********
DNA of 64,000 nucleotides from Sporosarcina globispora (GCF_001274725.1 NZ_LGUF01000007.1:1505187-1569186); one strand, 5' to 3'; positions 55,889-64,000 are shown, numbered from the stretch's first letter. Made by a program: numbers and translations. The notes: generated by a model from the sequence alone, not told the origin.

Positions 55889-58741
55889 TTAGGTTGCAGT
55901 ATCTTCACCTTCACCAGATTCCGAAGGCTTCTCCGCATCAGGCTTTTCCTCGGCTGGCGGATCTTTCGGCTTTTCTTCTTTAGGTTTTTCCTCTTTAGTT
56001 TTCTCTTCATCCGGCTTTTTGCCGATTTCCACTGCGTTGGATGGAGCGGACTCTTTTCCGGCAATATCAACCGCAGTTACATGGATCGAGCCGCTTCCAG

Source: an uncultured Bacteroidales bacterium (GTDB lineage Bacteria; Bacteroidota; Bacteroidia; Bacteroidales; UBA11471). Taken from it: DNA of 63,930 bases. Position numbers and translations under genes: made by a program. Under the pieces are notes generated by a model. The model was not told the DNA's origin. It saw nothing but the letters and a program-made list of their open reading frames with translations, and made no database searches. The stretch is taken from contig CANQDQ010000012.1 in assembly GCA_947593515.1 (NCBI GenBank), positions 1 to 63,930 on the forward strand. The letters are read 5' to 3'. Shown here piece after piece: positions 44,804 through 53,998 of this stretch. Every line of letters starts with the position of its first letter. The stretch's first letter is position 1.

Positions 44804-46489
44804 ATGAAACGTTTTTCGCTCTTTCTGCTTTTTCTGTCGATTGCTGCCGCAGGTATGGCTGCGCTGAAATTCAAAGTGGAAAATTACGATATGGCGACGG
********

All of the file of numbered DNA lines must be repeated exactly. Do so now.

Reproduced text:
DNA of 64,000 nucleotides from Sporosarcina globispora (GCF_001274725.1 NZ_LGUF01000007.1:1505187-1569186); one strand, 5' to 3'; positions 55,889-64,000 are shown, numbered from the stretch's first letter. Made by a program: numbers and translations. The notes: generated by a model from the sequence alone, not told the origin.

Positions 55889-58741
55889 TTAGGTTGCAGT
55901 ATCTTCACCTTCACCAGATTCCGAAGGCTTCTCCGCATCAGGCTTTTCCTCGGCTGGCGGATCTTTCGGCTTTTCTTCTTTAGGTTTTTCCTCTTTAGTT
56001 TTCTCTTCATCCGGCTTTTTGCCGATTTCCACTGCGTTGGATGGAGCGGACTCTTTTCCGGCAATATCAACCGCAGTTACATGGATCGAGCCGCTTCCAG

Source: an uncultured Bacteroidales bacterium (GTDB lineage Bacteria; Bacteroidota; Bacteroidia; Bacteroidales; UBA11471). Taken from it: DNA of 63,930 bases. Position numbers and translations under genes: made by a program. Under the pieces are notes generated by a model. The model was not told the DNA's origin. It saw nothing but the letters and a program-made list of their open reading frames with translations, and made no database searches. The stretch is taken from contig CANQDQ010000012.1 in assembly GCA_947593515.1 (NCBI GenBank), positions 1 to 63,930 on the forward strand. The letters are read 5' to 3'. Shown here piece after piece: positions 44,804 through 53,998 of this stretch. Every line of letters starts with the position of its first letter. The stretch's first letter is position 1.

Positions 44804-46489
44804 ATGAAACGTTTTTCGCTCTTTCTGCTTTTTCTGTCGATTGCTGCCGCAGGTATGGCTGCGCTGAAATTCAAAGTGGAAAATTACGATATGGCGACGG